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30 South African men killed in ritual circumcision

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Boys from the Xhosa tribe who have undergone a circumcision ceremony are pictured near Qunu, South Africa, on June 28, 2013. Botched circumcisions killed 30 young men and landed almost 300 more in hospital during traditional initiation rites in a South African province, the health department said Sunday. (AFP/File)

Botched circumcisions killed 30 young men and landed almost 300 more in hospital during traditional initiation rites in a South African province, the health department said Sunday.

The 30 deaths in rural Eastern Cape province occurred during the annual season when young males undergo a rite of passage into manhood.

Ten other youths were hospitalised after being rescued from a forest on Sunday, said provincial health department spokesman Sizwe Kupelo in a statement.

"The ten initiates' private parts are rotten. They are badly damaged. Their condition is scary," he said.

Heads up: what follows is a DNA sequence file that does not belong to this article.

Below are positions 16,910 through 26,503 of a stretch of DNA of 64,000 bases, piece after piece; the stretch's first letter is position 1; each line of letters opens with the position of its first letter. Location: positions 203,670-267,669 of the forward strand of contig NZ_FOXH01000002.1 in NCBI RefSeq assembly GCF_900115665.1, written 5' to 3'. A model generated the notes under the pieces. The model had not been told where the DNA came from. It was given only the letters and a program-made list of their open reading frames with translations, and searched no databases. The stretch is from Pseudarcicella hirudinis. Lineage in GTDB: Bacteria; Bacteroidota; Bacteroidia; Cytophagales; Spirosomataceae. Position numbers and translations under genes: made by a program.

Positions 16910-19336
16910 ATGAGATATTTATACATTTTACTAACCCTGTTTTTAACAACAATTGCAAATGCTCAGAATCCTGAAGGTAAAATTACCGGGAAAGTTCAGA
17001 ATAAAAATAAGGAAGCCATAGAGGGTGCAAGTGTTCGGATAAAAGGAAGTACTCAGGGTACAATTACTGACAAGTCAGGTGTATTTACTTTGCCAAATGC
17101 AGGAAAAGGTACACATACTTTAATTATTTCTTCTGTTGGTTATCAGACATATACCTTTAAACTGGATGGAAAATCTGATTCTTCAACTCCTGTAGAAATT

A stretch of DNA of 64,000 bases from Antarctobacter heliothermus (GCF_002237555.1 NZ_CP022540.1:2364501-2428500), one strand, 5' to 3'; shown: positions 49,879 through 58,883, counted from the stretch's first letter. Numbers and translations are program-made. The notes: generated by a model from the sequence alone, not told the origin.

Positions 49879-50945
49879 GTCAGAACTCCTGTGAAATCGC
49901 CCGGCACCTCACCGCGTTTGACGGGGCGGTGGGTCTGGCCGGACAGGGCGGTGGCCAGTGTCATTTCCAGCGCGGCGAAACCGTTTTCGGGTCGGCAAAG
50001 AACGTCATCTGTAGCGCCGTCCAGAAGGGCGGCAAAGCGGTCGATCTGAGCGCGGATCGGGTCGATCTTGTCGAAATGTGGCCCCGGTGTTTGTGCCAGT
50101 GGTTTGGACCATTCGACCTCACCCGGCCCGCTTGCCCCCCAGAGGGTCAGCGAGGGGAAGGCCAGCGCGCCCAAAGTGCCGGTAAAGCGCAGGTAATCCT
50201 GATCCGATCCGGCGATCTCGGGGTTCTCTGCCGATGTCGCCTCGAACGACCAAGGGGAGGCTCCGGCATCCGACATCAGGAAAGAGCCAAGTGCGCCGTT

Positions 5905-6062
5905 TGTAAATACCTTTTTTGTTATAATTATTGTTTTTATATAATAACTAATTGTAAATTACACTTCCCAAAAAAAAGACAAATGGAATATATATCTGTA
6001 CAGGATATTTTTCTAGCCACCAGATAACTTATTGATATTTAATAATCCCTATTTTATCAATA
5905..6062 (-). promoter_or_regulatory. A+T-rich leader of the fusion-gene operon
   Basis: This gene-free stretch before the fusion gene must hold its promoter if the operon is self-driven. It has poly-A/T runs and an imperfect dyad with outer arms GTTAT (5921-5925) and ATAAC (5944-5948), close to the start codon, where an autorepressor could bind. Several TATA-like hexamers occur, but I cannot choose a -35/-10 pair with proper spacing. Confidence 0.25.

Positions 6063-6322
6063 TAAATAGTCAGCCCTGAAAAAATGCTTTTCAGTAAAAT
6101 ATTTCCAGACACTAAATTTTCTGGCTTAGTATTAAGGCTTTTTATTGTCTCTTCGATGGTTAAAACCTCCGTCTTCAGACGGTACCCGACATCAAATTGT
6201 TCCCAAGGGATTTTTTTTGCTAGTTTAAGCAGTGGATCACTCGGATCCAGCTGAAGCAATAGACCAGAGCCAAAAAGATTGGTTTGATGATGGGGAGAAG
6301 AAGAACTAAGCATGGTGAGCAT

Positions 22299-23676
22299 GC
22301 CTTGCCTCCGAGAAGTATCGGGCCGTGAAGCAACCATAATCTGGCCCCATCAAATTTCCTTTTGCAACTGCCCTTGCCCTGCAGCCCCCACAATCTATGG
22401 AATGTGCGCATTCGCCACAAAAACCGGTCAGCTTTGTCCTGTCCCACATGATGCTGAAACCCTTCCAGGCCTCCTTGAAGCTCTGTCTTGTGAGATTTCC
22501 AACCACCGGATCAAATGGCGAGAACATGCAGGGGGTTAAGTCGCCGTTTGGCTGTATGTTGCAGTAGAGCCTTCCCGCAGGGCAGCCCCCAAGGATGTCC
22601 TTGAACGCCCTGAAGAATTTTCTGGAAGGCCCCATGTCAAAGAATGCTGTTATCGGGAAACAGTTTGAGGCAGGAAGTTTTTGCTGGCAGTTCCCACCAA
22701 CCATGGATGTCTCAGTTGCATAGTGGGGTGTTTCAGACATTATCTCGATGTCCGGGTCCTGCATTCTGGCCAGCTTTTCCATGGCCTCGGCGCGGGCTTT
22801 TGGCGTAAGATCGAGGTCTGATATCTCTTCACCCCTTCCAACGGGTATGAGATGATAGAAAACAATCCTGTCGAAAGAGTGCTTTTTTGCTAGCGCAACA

A further 293 young men were undergoing hospital treatment for dehydration, gangrene and septic wounds, Kupelo added.

Some had lost their genitals.

Teenagers from ethnic Xhosa, Sotho and Ndebele groups typically spend around a month in secluded bush or mountains areas for their initiation to manhood.

This includes a circumcision as well as lessons on masculine courage and discipline.

Traditional surgeons perform the procedure in the bush, sometimes with unsterilised instruments or lacking in technique.

Botched circumcisions leading to penis amputations and deaths are an annual tragedy.

In May around 34 deaths in two other provinces were reported.

The ruling African National Congress said Sunday it was "distressed" over the latest deaths.

It called for basic medical training of the traditional surgeons to render "an entrenched and necessary part of our cultural fabric" safer.

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